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Collective Voice summary: National Combating Drugs Outcomes Framework

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The Outcomes Framework's 'Strategic Outcomes'
The Outcomes Framework's 'Intermediate Outcomes'

On 22nd May, the government published the National Combating Drugs Outcomes Framework, setting out the metrics through which they will measure progress towards the goals of the From Harm to Hope ten-year drugs strategy. The government’s intention is that the drug strategy fulfils 6 objectives, of which 3 are ‘strategic outcomes’ and 3 are ‘intermediate outcomes’. The strategic outcomes are (1) reducing drug use, (2) reducing drug-related crime, and (3) reducing drug related deaths and harm. The intermediate outcomes are (4) reducing drug supply, (5) increasing engagement in drug treatment, and (6) improving drug recovery outcomes.

This Outcomes Framework provides more information on how the government intends to measure progress along these outcomes, i.e., how it will tell if the strategy is working. Building on last years’ guidance for local delivery of the drugs strategy, which set out the strategy’s 11 ‘headline measures’ of progress, the National Combating Drugs Outcomes Framework sets out 22 ‘supporting metrics’ for more fine-grained evaluation of the direction of travel, providing a wider picture of system health and trends.

As Combating Drugs Minister, Chris Philp MP will have overarching responsibility for the strategy and its outcomes – and will report to Parliament annually on progress – but all relevant departments and agencies, including the NHS, local authorities, and prisons, are answerable to the strategy and its outcomes.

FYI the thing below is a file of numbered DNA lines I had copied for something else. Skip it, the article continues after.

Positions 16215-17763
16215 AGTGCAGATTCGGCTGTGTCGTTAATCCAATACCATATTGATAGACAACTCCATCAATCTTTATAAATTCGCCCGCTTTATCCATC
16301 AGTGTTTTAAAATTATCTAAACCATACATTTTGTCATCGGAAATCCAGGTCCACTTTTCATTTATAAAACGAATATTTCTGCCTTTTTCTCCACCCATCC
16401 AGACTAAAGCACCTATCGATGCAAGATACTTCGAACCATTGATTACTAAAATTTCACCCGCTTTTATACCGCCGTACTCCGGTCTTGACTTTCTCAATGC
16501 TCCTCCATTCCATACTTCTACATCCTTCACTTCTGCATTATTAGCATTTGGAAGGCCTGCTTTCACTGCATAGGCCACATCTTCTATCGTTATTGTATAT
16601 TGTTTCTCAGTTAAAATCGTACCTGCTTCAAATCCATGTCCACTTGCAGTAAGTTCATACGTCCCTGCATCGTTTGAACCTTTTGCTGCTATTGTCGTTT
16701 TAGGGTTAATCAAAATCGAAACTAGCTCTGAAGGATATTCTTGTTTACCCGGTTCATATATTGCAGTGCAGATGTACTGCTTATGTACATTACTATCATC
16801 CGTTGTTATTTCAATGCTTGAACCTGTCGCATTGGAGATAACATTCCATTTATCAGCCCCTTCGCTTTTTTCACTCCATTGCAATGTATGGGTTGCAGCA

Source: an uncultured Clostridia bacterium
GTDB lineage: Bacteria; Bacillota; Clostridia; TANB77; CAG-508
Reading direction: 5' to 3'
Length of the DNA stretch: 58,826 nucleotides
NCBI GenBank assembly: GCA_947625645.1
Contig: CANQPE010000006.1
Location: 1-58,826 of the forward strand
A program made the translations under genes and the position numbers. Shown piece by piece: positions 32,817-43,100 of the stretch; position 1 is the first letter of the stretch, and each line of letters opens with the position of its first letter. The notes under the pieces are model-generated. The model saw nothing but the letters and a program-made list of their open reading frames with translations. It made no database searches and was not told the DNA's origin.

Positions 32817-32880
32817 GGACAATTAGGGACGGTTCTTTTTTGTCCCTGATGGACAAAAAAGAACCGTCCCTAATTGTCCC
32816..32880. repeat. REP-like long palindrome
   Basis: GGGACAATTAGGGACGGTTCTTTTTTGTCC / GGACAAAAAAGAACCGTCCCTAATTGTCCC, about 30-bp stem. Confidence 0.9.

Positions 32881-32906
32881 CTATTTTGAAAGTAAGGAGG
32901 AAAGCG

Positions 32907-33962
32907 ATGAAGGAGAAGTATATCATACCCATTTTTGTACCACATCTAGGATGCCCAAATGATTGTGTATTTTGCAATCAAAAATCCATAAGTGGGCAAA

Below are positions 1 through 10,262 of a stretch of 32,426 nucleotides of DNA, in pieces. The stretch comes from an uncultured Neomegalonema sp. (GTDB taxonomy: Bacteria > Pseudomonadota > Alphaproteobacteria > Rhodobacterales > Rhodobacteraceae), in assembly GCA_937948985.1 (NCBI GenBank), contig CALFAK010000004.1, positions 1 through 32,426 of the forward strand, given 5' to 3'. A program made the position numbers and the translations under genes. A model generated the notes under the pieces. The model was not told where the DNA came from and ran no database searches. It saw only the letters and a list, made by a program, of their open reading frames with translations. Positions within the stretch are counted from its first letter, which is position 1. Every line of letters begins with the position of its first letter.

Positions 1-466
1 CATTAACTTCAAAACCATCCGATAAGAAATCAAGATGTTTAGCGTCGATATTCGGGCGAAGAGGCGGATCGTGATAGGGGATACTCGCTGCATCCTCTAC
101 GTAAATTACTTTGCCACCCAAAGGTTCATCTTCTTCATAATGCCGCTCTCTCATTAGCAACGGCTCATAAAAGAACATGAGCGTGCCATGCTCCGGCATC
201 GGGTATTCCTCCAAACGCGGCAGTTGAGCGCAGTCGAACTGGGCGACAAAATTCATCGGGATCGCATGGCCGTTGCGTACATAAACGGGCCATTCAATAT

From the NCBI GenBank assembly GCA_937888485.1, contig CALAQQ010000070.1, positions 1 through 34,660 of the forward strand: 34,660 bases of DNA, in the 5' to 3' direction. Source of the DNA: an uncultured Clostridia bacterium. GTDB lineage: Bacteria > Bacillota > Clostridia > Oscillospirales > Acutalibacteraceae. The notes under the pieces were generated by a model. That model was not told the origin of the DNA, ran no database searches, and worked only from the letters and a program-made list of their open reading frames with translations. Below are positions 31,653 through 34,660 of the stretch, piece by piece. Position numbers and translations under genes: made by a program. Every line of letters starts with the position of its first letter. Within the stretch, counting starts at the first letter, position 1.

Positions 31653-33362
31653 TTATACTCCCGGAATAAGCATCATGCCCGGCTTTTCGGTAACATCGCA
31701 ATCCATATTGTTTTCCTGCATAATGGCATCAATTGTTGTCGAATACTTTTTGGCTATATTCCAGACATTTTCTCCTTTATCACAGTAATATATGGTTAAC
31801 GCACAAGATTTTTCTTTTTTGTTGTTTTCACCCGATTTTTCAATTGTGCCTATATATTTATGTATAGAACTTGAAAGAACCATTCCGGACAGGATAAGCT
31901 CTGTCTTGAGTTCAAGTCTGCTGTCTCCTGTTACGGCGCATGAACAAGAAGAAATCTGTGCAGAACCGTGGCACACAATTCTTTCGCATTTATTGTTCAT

In addition to these 33 measures, to be used for monitoring the performance of the strategy nationally and locally across central government, the Office of Health Improvement and Disparity (OHID) will be responsible for monitoring 10 additional measures relating to the treatment and recovery system, which are also listed below.

1 – Reducing drug use

The first strategic outcome is an intended reduction in drug use, with the ambition being that overall use is reduced to a 30-year low.

The headline measures are:

i) the proportion of individuals reporting drug use in the last year (Source: Office for National Statistics [ONS], and NHS Digital)
ii) the prevalence of opiate and crack use (Source: Public Health England [PHE]).

Alongside these headline measures will be the supporting metrics, measuring:

a) the number of homeless households with a drug dependency need (Source: Department for Levelling Up, Housing and Communities);
b) the number of children in need with drugs as an assessed factor (Source: Department for Education[DfE])
c) the proportion of permanent school exclusions and suspensions that are drug and alcohol related (Source: DfE);
d) the proportion of 11 to 15 year olds who think it is OK to try drugs or take drugs once a week (Source: NHS Digital)

Additionally, OHID will have responsibility for measuring the estimated number of adults with an alcohol dependency (Source: PHE)

2 – Reducing drug-related crime

The second strategic outcome of the drugs strategy is the reduction of drug related crime, intending to contribute to the prevention of 750,000 crimes through increasing drug treatment provision. Measures of drug related crime differ from the other metrics listed in that they will be measured for both England and Wales, as opposed to England alone, as the law enforcement and criminal justice elements of the drugs strategy cover both England and Wales.

The headline measures are:

iii) the levels of drug-related homicide (Source: ONS)
iv) neighbourhood crime, made up of domestic burglary, personal robbery and theft, and vehicle offences (Source: ONS)

The supporting measures are:

e) the rate of proven reoffending within 12 months (Source: Ministry of Justice, [MoJ])
f) police-recorded trafficking of drugs and possession of drugs (Source: ONS)
g) hospital admissions for assault by sharp object (Source: NHS Digital)

3 – Reducing drug-related deaths and harm

The final ‘strategic objective’ is the reduction of drug-related deaths and harm, with the ambition to prevent 1,000 deaths over the three years to March 2025.